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Good progress in promoting social inclusion through sport

Response to parliamentary question on the progress and review of the Disability Sports Master Plan (DSMP)

Question

Ms Yip Pin Xiu: To ask the Minister for Culture, Community and Youth (a) whether there has been a review of progress on the recommendations and investments put forth in the Disability Sports Master Plan (DSMP); (b) if so, whether the review has shown any gaps where the implementation of the DSMP need to be relooked at to deliver the DSMP recommendations; and (c) whether the Ministry will consider forming a dedicated committee beyond ActiveSG to coordinate the delivery of the DSMP recommendations and develop future blueprints to cover aspects beyond mass participation.

Response

Ms Sim Ann, Senior Minister of State for Culture, Community and Youth:

  1. Sport Singapore’s (SportSG’s) Disability Sport Master Plan (DSMP) was launched in May 2016 to improve access and opportunities for persons with disabilities to discover the value of sport and lead an active lifestyle, develop Singapore’s capabilities in para sports, as well as raise the profile of Team Singapore para athletes with Singaporeans. I chair the Disability Sports Implementation Committee to guide the implementation of the DSMP.
  2. Since 2016, SportSG has been working with stakeholders to implement DSMP. SportSG has set up four Centres of Expertise (in Bedok, Jurong West, Sengkang and Toa Payoh), opened seven inclusive gyms, and introduced a range of disability sport programmes. The Inclusive Sports Festival or ISF has been organised for three successive years. It is a key platform for persons with disabilities to try out sports, and an opportunity for the public to learn about disability sport. Altogether, the ISF and other awareness and outreach events have engaged more than 11,000 participants with disabilities and close to 90,000 others in the last three years. The 2019 edition of the Singapore National Games or Pesta Sukan featured nine para and inclusive sports. In sports such as archery and canoe sprint, participants competed in inclusive teams comprising persons with and without disabilities.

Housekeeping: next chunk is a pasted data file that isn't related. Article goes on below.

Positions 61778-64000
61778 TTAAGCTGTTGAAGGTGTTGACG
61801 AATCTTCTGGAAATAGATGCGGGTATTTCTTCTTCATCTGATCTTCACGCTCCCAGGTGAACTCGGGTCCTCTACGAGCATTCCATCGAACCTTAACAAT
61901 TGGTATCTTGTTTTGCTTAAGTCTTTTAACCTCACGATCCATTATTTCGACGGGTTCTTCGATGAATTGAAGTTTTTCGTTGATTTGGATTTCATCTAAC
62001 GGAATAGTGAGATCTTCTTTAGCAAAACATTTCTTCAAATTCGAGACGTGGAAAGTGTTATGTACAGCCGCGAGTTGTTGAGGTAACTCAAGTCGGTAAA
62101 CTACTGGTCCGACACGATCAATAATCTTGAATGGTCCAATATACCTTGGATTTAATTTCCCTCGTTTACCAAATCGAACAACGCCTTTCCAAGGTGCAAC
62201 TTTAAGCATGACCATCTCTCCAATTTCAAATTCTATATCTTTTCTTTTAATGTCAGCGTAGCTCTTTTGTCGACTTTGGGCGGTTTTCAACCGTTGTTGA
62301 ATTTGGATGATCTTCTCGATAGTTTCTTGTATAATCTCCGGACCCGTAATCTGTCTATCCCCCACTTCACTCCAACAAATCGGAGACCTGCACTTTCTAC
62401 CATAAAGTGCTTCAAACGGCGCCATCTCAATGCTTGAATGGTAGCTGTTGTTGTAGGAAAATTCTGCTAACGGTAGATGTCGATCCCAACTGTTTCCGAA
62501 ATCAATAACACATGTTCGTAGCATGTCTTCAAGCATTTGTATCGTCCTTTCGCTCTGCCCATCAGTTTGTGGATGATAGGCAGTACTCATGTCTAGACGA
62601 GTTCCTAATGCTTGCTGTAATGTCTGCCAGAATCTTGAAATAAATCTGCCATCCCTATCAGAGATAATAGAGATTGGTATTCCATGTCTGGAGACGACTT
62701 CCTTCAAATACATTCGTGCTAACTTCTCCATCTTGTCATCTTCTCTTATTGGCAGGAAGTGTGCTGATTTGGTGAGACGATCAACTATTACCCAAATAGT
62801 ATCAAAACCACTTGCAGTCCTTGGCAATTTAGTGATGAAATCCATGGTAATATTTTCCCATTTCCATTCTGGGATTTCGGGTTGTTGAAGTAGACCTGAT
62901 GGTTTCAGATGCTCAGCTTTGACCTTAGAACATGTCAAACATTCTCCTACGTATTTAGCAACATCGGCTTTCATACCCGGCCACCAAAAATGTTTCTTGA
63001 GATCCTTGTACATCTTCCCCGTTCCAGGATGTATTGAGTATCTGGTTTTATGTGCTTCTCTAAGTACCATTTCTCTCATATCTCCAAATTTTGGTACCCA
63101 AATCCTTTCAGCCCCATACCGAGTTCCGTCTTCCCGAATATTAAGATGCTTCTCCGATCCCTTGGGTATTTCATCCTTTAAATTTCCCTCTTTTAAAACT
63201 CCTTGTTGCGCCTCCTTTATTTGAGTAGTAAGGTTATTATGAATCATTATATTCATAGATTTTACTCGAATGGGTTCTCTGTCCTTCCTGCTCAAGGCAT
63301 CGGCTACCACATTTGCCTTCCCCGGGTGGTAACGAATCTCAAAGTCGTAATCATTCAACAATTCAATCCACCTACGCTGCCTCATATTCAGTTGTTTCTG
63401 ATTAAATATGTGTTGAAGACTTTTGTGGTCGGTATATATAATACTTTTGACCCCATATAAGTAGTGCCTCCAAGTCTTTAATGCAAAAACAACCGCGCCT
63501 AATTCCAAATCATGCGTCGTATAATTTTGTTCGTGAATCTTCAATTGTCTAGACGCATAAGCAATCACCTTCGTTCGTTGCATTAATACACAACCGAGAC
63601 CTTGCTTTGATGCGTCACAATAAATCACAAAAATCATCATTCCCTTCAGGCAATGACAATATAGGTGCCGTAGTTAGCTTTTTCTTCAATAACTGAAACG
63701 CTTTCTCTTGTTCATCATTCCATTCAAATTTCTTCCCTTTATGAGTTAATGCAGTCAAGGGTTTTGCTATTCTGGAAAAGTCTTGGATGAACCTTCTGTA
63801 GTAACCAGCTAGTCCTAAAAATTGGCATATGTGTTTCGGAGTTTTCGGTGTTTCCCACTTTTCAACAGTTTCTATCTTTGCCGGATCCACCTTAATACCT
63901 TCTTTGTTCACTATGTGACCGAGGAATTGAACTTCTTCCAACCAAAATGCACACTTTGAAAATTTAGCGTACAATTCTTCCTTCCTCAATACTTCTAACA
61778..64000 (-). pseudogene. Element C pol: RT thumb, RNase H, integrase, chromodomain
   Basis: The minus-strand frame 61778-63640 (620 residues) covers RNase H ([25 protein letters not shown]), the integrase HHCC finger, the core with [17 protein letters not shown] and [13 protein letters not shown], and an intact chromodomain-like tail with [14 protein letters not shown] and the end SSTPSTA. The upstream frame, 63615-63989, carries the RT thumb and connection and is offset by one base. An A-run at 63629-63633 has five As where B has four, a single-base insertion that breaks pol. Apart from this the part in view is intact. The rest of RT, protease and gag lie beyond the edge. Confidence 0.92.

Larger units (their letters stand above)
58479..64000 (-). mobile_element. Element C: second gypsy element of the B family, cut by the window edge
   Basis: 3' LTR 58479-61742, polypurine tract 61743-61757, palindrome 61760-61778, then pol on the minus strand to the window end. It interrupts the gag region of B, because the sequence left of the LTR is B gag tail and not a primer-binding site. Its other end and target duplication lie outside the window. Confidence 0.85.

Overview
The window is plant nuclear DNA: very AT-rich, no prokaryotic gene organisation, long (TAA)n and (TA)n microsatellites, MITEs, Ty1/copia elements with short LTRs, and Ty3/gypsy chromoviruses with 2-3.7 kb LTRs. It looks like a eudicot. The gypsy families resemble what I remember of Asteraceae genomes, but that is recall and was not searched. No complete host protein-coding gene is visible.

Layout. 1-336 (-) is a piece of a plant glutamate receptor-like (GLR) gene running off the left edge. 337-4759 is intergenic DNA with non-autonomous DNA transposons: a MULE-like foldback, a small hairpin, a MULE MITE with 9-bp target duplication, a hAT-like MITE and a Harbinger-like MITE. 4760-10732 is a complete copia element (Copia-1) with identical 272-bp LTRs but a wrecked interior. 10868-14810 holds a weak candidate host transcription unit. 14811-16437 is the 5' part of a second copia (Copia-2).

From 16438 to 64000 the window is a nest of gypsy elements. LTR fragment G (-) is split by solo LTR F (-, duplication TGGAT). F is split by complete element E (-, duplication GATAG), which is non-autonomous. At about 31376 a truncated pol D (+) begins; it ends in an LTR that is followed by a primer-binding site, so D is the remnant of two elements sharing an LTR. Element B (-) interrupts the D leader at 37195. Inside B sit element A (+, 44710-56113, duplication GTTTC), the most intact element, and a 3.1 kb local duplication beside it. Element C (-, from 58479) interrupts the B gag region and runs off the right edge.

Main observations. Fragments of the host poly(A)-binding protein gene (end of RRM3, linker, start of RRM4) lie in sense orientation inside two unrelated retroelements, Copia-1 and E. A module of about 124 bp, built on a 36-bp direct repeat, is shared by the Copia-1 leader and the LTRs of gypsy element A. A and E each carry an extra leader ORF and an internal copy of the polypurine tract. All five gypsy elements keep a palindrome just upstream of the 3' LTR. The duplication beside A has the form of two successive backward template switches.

3. We are encouraged by the growth in sports participation amongst persons with disabilities from 28% in 2015 to 51% in 2018, based on SportSG’s annual National Sports Participation Survey.
  4. Beyond mass participation, SportSG works with key stakeholders, such as the Singapore Disability Sports Council or SDSC, National Disability Sports Associations, Special Olympics Singapore, and the Ministry of Education to enable talent development in disability sports and strengthen capabilities in the ecosystem. SportSG provides SDSC with financial resources and facilities to support the training of athletes in various para sports. Amongst our current crop of 72 spexScholars, 10 are para athletes. Team Singapore para athletes received campaign funding in their preparations for the upcoming ASEAN Para Games in January next year. SportSG has also partnered the International Paralympic Committee to grow the pool of disability sports coaches in Singapore. To date, close to 500 coaches, 300 SportSG staff and 1,600 volunteers have completed relevant courses to support disability sport programmes.
  5. While we have made good progress, we are continually exploring how to augment the impact. In August this year, SportSG reviewed its progress in DSMP and published this as part of its Vision 2030 mid-term report. SportSG stated in its report that it will broaden its range of partnerships to include corporations and organisations to form “Communities of Care” that can serve the community in impactful ways, such as by supporting the DSMP and promoting social inclusion through sport.
  6. We welcome ideas and suggestions from the Member and others in the sport and special needs communities to improve the implementation of the DSMP.

 

Parlimentary Matters Sports 2019
Last updated on 07 November 2019